Clarkton is in “critical condition,” said Winstead.

Pettus and other members of the citizen stakeholder group — each a member of the Clarkton Bridge Alliance that sprang up a decade ago — hired a Minnesota consultant to provide an independent assessment of the bridge’s structural integrity. Largely agreeing with VDOT’s conclusions, the outside engineer, Steve Olsen, suggested ideas for stabilizing the structure such as encasing the caisson piers in concrete. In his report, Olsen acknowledged that such measures could detract from Clarkton’s historic and visual appeal.

In the proposed Memorandum of Agreement, VDOT has agreed to create a viewing platform overlooking the river, perched on top of caissons that rise up from the riverbank on the Charlotte side. VDOT also will salvage elements of the historic bridge — such as parts of the caissons, truss joints and eye bars — for public display, interpretation and research.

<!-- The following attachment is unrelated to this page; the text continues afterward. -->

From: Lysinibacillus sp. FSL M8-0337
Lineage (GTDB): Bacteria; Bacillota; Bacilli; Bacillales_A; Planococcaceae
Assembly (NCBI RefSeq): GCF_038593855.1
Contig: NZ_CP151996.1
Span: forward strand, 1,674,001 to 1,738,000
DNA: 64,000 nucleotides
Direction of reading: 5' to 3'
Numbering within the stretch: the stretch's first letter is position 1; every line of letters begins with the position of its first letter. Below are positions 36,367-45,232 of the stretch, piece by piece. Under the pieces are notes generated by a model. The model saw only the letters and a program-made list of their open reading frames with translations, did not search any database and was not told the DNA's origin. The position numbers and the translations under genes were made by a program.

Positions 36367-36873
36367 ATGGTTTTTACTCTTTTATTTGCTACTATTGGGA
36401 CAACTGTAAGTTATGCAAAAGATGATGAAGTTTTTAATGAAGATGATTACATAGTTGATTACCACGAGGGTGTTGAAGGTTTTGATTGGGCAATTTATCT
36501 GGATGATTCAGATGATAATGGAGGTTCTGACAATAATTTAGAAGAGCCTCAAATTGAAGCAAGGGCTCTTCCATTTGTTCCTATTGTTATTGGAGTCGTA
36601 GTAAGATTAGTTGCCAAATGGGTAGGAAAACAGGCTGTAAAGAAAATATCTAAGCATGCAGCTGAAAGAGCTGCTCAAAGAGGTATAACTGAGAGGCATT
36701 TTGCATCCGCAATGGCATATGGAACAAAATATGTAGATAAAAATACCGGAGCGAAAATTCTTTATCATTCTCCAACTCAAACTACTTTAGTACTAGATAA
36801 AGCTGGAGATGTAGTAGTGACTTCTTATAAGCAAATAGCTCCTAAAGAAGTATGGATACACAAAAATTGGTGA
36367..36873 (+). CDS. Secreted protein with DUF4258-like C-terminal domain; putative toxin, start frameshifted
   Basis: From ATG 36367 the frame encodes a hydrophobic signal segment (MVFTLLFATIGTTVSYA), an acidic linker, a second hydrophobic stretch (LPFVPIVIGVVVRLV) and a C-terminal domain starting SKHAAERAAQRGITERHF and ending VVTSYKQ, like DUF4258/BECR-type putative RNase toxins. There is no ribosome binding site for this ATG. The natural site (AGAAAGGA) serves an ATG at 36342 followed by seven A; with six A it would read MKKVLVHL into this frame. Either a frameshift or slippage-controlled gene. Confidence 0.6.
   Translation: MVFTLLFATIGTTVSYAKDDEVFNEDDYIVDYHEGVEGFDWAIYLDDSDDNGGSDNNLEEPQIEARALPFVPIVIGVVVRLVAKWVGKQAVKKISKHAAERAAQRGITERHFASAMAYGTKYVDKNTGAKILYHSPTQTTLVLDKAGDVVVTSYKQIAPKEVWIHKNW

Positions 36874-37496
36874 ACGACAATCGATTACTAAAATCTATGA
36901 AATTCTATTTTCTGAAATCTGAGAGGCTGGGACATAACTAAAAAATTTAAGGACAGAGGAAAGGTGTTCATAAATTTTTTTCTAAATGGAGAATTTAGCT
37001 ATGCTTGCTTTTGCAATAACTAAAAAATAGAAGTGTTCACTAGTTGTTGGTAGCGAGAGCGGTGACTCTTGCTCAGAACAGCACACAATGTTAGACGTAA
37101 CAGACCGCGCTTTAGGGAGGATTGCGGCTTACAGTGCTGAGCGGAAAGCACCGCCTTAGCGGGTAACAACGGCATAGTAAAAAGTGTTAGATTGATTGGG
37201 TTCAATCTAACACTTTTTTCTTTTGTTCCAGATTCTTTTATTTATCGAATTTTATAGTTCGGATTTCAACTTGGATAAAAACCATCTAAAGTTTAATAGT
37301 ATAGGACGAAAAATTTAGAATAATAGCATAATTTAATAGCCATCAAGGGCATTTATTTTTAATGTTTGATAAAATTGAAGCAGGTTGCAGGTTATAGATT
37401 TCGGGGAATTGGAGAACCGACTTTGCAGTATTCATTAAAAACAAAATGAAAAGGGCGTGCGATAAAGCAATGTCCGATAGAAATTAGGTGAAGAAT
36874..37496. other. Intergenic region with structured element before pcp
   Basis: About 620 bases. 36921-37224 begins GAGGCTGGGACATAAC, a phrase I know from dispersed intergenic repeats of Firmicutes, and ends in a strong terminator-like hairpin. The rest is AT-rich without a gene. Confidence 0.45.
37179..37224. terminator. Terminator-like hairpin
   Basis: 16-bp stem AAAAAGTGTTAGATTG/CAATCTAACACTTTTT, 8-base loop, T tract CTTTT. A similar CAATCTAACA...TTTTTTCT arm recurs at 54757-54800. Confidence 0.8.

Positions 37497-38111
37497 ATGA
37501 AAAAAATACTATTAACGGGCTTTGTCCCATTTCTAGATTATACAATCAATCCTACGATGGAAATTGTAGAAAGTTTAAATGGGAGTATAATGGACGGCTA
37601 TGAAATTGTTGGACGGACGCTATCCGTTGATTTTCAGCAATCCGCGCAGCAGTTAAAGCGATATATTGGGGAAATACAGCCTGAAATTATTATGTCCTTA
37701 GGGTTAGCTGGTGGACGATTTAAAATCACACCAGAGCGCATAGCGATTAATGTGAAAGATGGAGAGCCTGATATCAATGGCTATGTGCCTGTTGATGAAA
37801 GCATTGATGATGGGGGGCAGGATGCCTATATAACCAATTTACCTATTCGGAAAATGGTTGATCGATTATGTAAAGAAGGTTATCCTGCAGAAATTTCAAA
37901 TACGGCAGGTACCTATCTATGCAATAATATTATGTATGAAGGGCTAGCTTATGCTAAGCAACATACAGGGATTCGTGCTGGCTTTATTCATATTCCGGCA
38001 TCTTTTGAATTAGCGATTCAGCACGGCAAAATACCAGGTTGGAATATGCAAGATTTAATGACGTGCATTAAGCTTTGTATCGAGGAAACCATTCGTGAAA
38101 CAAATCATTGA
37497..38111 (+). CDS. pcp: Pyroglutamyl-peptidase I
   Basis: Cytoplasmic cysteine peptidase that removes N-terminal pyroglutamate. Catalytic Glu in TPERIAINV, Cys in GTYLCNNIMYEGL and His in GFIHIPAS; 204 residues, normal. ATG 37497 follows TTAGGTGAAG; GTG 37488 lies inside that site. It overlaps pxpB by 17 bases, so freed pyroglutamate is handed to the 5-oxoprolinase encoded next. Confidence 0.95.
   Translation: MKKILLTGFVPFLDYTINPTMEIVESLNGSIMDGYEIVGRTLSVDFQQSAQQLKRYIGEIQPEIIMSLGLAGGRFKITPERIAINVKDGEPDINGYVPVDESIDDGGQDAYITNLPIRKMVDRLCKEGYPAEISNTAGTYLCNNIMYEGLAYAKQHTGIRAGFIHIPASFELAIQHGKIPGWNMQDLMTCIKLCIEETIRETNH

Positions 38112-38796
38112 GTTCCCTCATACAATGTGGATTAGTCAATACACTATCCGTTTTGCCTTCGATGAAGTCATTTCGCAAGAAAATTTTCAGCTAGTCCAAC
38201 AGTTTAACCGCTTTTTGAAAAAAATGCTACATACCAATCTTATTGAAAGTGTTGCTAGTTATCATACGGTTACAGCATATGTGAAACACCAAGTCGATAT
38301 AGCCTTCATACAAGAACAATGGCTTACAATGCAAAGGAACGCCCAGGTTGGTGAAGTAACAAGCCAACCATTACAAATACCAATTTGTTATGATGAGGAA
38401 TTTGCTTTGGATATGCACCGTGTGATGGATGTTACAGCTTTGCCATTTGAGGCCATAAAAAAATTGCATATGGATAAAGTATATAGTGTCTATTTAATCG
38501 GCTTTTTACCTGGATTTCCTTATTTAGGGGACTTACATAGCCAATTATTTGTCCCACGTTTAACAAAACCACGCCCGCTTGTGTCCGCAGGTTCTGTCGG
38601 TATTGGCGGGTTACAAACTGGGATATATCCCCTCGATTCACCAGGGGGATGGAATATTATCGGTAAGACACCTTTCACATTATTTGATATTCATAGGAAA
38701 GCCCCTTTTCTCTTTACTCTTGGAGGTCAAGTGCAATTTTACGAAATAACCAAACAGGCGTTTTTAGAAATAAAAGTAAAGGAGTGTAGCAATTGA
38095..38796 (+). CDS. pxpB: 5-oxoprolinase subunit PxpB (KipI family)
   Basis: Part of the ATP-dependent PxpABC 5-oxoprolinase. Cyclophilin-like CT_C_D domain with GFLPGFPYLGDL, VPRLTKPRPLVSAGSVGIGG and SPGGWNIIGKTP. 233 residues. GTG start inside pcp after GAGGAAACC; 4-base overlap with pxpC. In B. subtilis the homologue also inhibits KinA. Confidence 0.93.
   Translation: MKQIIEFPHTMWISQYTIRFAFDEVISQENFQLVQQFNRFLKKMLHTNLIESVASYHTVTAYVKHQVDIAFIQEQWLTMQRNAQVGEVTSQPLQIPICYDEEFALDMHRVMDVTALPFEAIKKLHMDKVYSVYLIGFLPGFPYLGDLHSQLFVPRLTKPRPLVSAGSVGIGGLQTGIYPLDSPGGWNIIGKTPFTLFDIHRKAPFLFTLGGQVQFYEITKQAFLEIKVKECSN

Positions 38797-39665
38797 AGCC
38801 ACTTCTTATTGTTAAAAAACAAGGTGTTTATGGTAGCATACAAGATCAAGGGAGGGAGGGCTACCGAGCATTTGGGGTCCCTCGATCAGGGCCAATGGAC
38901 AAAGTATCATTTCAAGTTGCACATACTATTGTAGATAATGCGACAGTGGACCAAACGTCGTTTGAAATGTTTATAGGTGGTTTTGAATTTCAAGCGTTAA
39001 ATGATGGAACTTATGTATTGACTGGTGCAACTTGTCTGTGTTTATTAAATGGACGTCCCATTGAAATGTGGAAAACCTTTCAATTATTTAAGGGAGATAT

The department also pledges to maintain access to a DGIF boat launch in Charlotte and place heritage tourism signage on both sides of the river. The land on the Halifax side is privately owned, but Winstead expressed interest in working with landowners to establish a public boat access site. “It’s challenging because of the bluff there,” he cautioned.